London to Paris: The Adventure Begins

Paris Travel Blog

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Jade & I got up nice & early although I had plenty of time to get ready. I felt quite sick on my way to get the eurostar. Perhaps it was the heat on the tube? I was also quite hungry...but maybe it was just the nerves. I had a burger with Jade & felt much better, our goodbye was slightly rushed as I was waiting for the platform number to come up in the departures lounge before checking in...but I almost missed check-in & security! Woops.

The eurostar train didn't look much from the outside, or the inside...it wasn't as modern, clean, or roomy as I expected. There were lots of people speaking in French & other foreign languages, which was to be expected, but quite intimidating. I had a window seat & sat next to me was a British office worker reading a copy of the Independent.

Going up & down tunnels my ears popped a lot. The sky was a lovely yellow grey & the sun was already quite low. I passed factories & a lot of power cables & electricity masts...boggy farms that looked like marshes, green hills...definitely not the London I have known & grown to love. It was only 10 minutes in, maybe we weren't even in London anymore? Goodbye England!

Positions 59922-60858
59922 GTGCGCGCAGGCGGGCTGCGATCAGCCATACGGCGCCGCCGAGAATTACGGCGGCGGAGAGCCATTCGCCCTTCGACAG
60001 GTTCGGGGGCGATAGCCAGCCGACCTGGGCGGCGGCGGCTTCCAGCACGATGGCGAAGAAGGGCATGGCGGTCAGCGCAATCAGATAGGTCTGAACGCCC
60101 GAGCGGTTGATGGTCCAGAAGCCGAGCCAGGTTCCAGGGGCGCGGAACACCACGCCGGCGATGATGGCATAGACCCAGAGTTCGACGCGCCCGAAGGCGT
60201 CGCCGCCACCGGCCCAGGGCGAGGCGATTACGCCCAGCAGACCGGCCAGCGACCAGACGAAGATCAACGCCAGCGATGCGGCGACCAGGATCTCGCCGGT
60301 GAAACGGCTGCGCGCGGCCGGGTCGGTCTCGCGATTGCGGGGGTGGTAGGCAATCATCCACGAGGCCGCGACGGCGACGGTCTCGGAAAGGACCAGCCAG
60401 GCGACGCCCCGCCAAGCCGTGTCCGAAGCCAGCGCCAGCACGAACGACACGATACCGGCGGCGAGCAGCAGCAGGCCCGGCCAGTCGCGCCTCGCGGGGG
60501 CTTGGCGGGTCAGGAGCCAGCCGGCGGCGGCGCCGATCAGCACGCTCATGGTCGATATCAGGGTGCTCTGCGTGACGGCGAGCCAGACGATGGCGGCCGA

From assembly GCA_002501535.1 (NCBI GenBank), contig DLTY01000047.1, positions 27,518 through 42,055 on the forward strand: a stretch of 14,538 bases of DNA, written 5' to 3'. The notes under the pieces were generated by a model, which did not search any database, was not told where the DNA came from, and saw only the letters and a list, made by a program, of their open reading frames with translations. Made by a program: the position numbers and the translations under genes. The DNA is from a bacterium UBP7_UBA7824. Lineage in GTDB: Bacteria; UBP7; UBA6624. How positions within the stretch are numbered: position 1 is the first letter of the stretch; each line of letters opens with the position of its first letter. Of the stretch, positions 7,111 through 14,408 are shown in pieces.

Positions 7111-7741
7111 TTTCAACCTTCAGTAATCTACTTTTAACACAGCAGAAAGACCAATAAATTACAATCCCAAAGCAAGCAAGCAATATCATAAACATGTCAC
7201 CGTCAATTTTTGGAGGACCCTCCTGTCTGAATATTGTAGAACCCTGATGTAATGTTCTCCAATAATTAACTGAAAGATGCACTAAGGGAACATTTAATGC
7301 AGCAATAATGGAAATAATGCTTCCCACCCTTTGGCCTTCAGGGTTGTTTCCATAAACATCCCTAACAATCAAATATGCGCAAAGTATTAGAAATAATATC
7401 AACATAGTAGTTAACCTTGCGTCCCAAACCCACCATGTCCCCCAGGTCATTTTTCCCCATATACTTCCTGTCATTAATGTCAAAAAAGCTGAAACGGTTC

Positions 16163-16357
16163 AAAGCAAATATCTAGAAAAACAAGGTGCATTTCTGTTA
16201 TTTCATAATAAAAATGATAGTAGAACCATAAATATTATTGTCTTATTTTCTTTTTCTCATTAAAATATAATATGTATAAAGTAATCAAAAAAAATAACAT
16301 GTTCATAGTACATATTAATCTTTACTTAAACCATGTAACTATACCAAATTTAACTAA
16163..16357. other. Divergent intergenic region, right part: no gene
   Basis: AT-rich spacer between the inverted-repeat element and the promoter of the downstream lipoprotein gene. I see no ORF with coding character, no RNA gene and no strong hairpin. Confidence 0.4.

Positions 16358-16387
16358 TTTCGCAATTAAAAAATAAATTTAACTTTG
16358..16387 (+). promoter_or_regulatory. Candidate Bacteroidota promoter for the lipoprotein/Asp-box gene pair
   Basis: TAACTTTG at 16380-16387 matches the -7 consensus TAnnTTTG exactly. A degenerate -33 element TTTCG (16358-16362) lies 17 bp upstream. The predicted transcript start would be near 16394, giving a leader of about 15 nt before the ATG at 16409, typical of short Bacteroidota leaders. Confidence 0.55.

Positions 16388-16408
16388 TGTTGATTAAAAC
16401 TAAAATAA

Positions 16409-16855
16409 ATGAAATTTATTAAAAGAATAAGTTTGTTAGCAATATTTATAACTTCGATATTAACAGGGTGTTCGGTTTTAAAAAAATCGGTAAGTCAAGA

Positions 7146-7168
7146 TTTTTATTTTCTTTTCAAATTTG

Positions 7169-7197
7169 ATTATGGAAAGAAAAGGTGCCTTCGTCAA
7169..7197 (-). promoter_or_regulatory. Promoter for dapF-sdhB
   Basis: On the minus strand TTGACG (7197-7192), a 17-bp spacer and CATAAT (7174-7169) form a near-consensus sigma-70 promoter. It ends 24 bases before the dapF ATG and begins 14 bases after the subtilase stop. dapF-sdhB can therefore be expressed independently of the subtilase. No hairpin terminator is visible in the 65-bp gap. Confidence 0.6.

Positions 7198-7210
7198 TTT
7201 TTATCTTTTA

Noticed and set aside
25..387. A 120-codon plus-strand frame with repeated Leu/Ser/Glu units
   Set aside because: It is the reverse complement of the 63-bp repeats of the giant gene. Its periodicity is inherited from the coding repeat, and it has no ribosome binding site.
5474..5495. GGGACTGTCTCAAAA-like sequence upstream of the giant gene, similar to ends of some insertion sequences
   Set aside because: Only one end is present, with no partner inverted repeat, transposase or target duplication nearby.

Gliding through the dark I wondered how this line was even built under the sea. Why is there no leaking? ;) My carriage was fairly quiet, the man next to me was now snoozing with his head down. We were 40 minutes into the journey. I read my book & daydreamed about writing. I was quite uncomfortable, my waist pouch was irritating & there wasn't enough arm & leg room. Too hot with all these bodies! After one hour of travelling & gliding through the dark, I jumped with a start to fresh light. It was clear we were now in a different country, nothing but thick grey fog and a stark grey sky. It even felt different, although a lot of it was quite the same as what we had gone through in England.